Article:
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In the loop: why Ikea, Lego and Patagonia are buying into the circular economy

Lego is at the forefront of the emerging circular economy, says vice-president of environmental sustainability Tim Brook.

Brands that don’t buy into the circular economy will soon be out of the loop. From Lego to Patagonia, Ikea to Chivas Brothers, The Drum talks to brands that reckon there is a lot to be gained from making your product more durable and easier to repair.

Consumerism is a dirty word – and it’s brands that face the blame for an Earth overflowing with non-compostable waste. But, thanks to eco-conscious consumers and government legislations, they are slowly, but surely, cleaning the word up.

”We’ve shifted away from corporate social responsibility (CSR), which was about defending value by pointing at some good stuff over there,” explains Chris Norman, founder and chief exec of The Good Agency. Established in 1995, Norman was talking about the merits of sustainability before it was trendy.

”Now everyone wants to hit net zero,” he explains. But as he points out, reaching a carbon neutral threshold is just not enough to offset the environmental mess we presently find ourselves within. ”It’s not solving the problem – it doesn’t take back some of the bad that we’ve done, which we need to do,” he stresses. ”And the circular economy is exactly that space. Even though it is a zero-sum game, it’s actually very progressive.”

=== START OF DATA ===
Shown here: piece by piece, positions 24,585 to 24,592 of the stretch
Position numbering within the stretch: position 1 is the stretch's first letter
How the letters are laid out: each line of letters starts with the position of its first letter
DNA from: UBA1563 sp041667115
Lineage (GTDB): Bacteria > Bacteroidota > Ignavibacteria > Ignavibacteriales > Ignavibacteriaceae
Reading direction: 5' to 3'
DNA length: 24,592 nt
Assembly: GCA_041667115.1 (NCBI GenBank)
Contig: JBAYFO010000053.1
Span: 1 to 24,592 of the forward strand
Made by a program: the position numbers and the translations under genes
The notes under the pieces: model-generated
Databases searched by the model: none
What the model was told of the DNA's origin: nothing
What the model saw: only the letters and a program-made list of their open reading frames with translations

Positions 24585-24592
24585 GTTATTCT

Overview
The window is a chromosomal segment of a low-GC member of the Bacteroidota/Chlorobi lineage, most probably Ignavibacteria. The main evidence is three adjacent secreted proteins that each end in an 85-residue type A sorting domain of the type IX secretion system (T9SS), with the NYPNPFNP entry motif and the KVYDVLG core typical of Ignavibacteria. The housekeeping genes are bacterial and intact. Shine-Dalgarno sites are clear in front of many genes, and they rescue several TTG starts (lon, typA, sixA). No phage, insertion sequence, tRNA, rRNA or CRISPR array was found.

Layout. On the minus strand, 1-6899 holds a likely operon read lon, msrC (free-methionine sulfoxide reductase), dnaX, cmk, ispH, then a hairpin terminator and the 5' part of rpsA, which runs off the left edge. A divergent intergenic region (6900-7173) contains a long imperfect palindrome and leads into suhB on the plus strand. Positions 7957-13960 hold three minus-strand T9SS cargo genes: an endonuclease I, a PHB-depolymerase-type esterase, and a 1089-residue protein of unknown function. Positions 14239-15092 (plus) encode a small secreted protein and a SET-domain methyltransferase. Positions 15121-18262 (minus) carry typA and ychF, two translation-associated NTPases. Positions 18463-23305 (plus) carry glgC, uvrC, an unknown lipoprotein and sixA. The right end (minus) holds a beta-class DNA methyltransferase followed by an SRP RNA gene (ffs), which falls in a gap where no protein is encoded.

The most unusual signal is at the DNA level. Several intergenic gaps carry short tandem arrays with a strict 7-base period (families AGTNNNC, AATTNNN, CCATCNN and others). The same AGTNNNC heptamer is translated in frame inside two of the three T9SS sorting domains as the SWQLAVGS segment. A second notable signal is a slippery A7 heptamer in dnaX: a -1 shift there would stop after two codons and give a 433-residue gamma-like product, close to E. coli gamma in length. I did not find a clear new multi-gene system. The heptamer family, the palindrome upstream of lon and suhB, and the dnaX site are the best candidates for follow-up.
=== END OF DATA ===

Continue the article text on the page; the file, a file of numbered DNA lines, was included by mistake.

The concept of the circular economy is regenerative by design. But as Ikea’s UK’s country sustainability manager Hege Sæbjørnsen admits, it’s also one for the long-term. ”It’s often quite abstract, quite technical and manufacturing-focused,” she says. ”Essentially, it’s a way to tackle excessive consumption but it also makes sure that materials and products are kept alive for as long as possible.”

With aims to become 100% circular as a business by 2030, Ikea’s example proves that even big brands can buy into the model. It recently announced it was testing out a ’Buy Back’ scheme that would see it allow customers to trade in their old items in return for vouchers to spend in-store. Beyond that, it has opened a pilot second-hand store in Sweden.

To be 100% circular by 2030, Ikea needs to ensure 100% of the materials used to make its 12,000-strong product catalogue are made from recycled and recyclable materials. ”It’s also critical to highlight that it’s about design for circularity. We’ve devised nine circular design principles which mean our products will be designed from the beginning to be repurposed, repaired, assembled and disassembled.”